However, fast forward four years to now, I want to say that those people who told me it was going to get better were absolutely correct.
Sometimes when working through deep depression or deep trauma the brain can play little mind games with you and tell you things will never get better. I promise with all I have and all I am that at some point you will see the light again. You will be so glad you stuck through the pain and appeared on the other side.
A Note on Grieving a Toxic Person in Your Life
Sometimes when we experience the death of a toxic or abusive person in our lives, we have mixed emotions. This is something that is not talked about, and something I really struggled with in my healing journey.
Let me be clear, I did not want my father to die, and I did not want him to feel pain. I would never wish that on anyone. However, he did cause a tremendous amount of pain in my life, and this, in turn, has caused sometimes conflicting emotions for me when processing his death.
Sometimes when I miss him, the memory of him slapping me across the face would pop up in my mind. Or when he would emotionally manipulate me over and over again to get what he wanted, and I would finally concede exhausted from the games. It is still hard for me to process and talk about these experiences.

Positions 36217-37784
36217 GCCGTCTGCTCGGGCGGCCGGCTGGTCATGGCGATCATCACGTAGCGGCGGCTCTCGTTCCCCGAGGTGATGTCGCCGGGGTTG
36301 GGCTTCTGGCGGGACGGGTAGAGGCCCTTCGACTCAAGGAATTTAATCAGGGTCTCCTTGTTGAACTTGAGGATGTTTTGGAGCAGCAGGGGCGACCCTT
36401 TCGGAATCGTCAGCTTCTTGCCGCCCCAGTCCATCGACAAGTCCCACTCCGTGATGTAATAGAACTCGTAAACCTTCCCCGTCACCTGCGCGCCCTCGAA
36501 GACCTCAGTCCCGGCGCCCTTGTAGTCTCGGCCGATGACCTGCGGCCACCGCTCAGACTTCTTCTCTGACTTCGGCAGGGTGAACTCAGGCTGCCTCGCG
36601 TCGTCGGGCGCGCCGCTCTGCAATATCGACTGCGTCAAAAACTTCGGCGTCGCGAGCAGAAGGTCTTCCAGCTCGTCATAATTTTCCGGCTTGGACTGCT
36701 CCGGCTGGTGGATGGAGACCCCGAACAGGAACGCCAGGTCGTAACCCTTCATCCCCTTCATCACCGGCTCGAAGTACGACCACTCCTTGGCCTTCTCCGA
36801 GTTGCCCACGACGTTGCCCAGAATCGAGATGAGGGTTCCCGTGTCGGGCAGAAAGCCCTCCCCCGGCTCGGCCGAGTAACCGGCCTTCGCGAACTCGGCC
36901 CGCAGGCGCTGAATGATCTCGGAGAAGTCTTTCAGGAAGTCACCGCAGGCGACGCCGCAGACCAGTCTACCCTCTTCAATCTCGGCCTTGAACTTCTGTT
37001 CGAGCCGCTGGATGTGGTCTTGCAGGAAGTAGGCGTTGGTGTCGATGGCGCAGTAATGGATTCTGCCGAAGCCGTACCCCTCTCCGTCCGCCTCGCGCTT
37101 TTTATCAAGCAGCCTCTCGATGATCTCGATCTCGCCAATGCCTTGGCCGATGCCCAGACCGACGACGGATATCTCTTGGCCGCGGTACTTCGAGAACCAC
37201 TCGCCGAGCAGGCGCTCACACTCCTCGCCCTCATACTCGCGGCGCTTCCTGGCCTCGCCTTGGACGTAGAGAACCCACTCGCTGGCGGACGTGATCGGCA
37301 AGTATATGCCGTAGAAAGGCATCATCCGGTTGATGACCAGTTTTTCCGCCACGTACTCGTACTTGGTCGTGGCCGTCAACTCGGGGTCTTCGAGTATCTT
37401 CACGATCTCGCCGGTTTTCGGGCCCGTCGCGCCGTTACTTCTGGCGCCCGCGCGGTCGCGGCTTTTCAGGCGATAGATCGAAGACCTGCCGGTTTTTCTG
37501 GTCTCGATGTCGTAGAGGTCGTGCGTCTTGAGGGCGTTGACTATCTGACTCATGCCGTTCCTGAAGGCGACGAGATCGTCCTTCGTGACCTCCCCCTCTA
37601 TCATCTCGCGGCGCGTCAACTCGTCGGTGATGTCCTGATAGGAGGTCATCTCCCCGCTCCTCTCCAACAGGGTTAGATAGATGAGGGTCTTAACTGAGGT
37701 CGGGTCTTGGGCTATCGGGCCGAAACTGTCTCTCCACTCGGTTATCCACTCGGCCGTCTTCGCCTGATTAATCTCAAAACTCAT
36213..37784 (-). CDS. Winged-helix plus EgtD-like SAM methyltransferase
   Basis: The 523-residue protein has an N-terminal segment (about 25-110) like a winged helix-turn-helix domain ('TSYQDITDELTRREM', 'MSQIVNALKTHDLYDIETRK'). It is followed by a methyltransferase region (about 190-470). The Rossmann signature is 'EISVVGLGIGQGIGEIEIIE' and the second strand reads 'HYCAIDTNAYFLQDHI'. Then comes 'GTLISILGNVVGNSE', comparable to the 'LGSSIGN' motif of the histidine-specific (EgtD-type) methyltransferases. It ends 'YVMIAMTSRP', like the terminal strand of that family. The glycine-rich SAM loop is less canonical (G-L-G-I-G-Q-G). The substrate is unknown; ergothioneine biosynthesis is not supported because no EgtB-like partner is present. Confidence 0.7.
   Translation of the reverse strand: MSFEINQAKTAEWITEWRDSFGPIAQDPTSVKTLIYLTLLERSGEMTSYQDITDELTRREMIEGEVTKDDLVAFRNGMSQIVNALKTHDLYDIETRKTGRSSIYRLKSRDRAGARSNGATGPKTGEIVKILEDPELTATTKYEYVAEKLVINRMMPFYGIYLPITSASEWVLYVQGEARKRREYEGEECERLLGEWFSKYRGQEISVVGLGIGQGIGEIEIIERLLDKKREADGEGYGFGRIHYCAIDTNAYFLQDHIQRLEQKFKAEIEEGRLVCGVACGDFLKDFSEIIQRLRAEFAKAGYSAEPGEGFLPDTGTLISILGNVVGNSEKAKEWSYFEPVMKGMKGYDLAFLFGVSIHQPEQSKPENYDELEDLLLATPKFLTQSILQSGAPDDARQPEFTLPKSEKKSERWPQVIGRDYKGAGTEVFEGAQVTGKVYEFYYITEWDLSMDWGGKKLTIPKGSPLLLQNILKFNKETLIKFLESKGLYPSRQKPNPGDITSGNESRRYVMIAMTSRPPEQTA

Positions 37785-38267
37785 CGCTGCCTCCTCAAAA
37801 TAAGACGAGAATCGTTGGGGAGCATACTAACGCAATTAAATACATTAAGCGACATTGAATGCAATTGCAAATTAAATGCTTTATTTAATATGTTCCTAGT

I want to stress that if you have a similar experience of someone dying who was a painful person in your life and you feel mixed emotions, you are not alone. You are not a bad person. Or evil. Or sick. You have received trauma from an abuser, and it is natural to be angry with them, whether they are dead or alive.
The emotions and feelings you are processing are valid, and most importantly, they are okay. I am not going to sit here and pretend that I have all of this figured out. To be honest, the complex grief stuff, I am still working through. However, what I can do is hold witness to your feelings and remind you that whatever you are feeling is not strange or a reason to be ashamed.
With closing this article, I want to express that all these suggestions above, I still implement them into my life even though I am not depressed or feel much grief anymore. The things I learned to help me through the journey of grief, trauma, and depression help me be a happier individual now.
Maybe I had to go through that experience to learn that, or maybe I would have figured it out eventually without it. One will never know. However, I do know that I have never felt more liberated in my life, and I am truly thankful for those painful years. They led me to my beautiful life today.
About Angela Lois
Angela Lois works as a recovery coach supporting adults with serious mental illnesses. By night, she is a professional violist. Angela L. shares her stories of her life to combat shame and help people feel more seen. If you would like to receive coaching from Angela or connect, you can connect with her on Instagram @angelaloie or email her at firstname.lastname@example.org.